The Sebring race concluded the fourth year of the Continental Championship (the third year with stock block 5-litre engines), but the series has yet to establish a solid footing and gain complete acceptance by the race-going public. Part of the problem lay in scheduling conflicts with Can-Am and TransAm events, which attracted more of the promotable “name” drivers, and while prize money was up 50% over 1969—to $370,000—thanks largely to a healthy infusion from L & M cigarettes, attendance was down 9,000 to 152,000 and L & M wasn’t entirely happy with the return on its investment.
Despite Cannon’s clear cut victory, however, the racing was often highly competitive, with six different drivers in five makes of car scoring wins in the 13 events; Cannon (McLaren M10B) three times and Hutchison (Brabham BT-26), Hobbs (Surtees TS5A ), Grable (Lola T190), Follmer (Lotus 70) and Donohue (Lola T192) twice each. Cannon himself competed in 12 of the 13 events, scored points in nine and failed to finish only twice. In addition to his three wins, he scored three seconds, one third, one fourth and a ninth. Chevrolet remained the dominant powerplant, as it has been since the inception of stock block engines in 1968, but Hutchison with his Cosworth-Ford and more particularly Follmer with his stock block Ford prepared by Falconer and Dunn finally showed that there is an alternative.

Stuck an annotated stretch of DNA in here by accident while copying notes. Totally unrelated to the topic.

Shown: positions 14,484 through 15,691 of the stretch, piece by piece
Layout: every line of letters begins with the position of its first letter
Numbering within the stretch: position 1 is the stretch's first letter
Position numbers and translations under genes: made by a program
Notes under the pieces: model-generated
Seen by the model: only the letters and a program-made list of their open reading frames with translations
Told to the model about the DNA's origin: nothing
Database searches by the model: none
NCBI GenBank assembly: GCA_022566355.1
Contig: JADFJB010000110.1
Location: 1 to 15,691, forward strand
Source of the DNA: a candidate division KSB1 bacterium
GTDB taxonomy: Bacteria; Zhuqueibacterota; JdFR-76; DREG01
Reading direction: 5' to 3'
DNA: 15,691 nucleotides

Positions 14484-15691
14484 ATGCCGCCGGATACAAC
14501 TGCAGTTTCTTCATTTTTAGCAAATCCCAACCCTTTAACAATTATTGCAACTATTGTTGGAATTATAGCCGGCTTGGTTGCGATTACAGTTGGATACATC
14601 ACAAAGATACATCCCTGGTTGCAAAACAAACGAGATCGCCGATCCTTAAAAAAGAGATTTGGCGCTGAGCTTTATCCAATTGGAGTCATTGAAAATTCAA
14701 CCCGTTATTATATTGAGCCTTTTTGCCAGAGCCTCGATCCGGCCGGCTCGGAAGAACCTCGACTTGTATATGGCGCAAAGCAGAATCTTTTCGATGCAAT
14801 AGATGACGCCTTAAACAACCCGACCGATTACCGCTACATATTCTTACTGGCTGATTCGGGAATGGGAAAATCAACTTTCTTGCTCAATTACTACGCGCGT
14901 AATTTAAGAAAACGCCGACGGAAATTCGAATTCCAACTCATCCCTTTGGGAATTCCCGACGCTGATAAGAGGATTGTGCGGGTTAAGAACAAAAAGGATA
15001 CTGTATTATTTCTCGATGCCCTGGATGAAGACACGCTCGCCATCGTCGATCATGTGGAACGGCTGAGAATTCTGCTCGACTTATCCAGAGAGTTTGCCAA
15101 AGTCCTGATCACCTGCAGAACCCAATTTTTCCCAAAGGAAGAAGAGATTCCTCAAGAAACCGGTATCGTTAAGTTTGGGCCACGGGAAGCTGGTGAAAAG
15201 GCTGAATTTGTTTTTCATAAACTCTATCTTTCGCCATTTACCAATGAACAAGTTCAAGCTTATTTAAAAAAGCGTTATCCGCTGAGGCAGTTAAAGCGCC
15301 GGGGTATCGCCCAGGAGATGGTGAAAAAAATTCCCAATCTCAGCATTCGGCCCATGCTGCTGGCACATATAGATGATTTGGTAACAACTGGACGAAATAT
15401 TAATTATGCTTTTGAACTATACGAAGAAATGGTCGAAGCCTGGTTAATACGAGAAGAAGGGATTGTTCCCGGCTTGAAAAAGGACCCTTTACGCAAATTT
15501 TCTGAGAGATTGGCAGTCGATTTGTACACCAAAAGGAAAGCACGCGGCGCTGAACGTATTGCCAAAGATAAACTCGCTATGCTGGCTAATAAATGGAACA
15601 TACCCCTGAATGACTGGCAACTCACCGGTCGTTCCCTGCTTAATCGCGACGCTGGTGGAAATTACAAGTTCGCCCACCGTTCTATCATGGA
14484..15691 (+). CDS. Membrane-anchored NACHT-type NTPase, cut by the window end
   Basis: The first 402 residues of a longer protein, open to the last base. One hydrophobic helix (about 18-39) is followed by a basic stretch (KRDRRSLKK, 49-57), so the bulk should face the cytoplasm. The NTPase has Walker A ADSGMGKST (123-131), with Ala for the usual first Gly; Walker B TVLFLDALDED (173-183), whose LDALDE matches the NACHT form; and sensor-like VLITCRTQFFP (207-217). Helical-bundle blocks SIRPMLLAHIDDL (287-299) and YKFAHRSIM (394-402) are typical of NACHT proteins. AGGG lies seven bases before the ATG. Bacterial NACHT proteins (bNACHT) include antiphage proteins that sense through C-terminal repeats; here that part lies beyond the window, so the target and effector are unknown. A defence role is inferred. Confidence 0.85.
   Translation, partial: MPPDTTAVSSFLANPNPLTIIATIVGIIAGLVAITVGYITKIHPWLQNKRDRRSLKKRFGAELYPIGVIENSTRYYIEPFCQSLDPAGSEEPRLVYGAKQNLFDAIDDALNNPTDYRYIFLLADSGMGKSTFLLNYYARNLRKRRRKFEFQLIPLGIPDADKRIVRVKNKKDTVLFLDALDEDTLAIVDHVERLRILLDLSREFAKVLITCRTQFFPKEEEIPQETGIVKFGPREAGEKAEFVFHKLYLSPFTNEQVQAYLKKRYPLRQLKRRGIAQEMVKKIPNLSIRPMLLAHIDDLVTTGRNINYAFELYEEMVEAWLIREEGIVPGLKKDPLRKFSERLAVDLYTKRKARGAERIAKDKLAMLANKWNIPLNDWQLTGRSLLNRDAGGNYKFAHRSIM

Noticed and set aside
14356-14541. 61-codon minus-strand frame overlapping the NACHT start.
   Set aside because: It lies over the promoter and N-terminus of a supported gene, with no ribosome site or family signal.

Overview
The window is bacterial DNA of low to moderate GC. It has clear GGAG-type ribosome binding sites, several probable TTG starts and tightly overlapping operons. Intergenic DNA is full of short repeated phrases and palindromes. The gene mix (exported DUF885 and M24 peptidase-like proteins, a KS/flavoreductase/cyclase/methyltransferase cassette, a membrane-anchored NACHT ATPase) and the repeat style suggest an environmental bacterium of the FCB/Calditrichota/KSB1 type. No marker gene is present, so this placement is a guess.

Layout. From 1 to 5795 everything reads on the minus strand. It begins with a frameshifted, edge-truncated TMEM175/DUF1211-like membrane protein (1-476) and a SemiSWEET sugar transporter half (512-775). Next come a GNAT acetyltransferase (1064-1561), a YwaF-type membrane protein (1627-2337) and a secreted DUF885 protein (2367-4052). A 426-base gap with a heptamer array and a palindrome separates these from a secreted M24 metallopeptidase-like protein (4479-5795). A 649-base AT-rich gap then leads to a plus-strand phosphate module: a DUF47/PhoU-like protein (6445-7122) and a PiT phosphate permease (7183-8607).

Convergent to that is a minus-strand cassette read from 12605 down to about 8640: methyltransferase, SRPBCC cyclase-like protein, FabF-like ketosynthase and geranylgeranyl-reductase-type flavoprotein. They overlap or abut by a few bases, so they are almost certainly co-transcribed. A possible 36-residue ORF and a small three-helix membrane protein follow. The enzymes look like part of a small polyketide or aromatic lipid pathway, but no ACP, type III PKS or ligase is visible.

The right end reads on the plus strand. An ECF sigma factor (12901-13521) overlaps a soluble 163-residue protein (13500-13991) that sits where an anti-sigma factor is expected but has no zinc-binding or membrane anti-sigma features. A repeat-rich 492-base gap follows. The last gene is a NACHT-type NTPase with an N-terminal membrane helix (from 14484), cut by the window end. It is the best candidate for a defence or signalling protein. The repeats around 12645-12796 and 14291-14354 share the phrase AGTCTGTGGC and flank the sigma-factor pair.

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Another American series completed in the past month was NASCAR’s Grand American Challenge Championship for sports saloons—and for the second time in three years the title went to 6 ft. 4 in. Dewayne (Tiny) Lund. Driving a Chevrolet Camaro, Lund began the season in rousing fashion by finishing third in the first race and then putting together a record string of 10 consecutive victories. With one brief exception he led the standings for the remainder of the season and completed the year with 19 victories in the 35 races. He finished in the top five 23 times and in the top ten 26 time, accumulating a season’s total of 1,715 points. Jim Paschal, who drove his American Motors Javelin to 10 Victories during the year, finished second in the standings with 1,648 points, and Buck Baker, who picked up two wins with his Pontiac Firebird, was third with 1,603 points.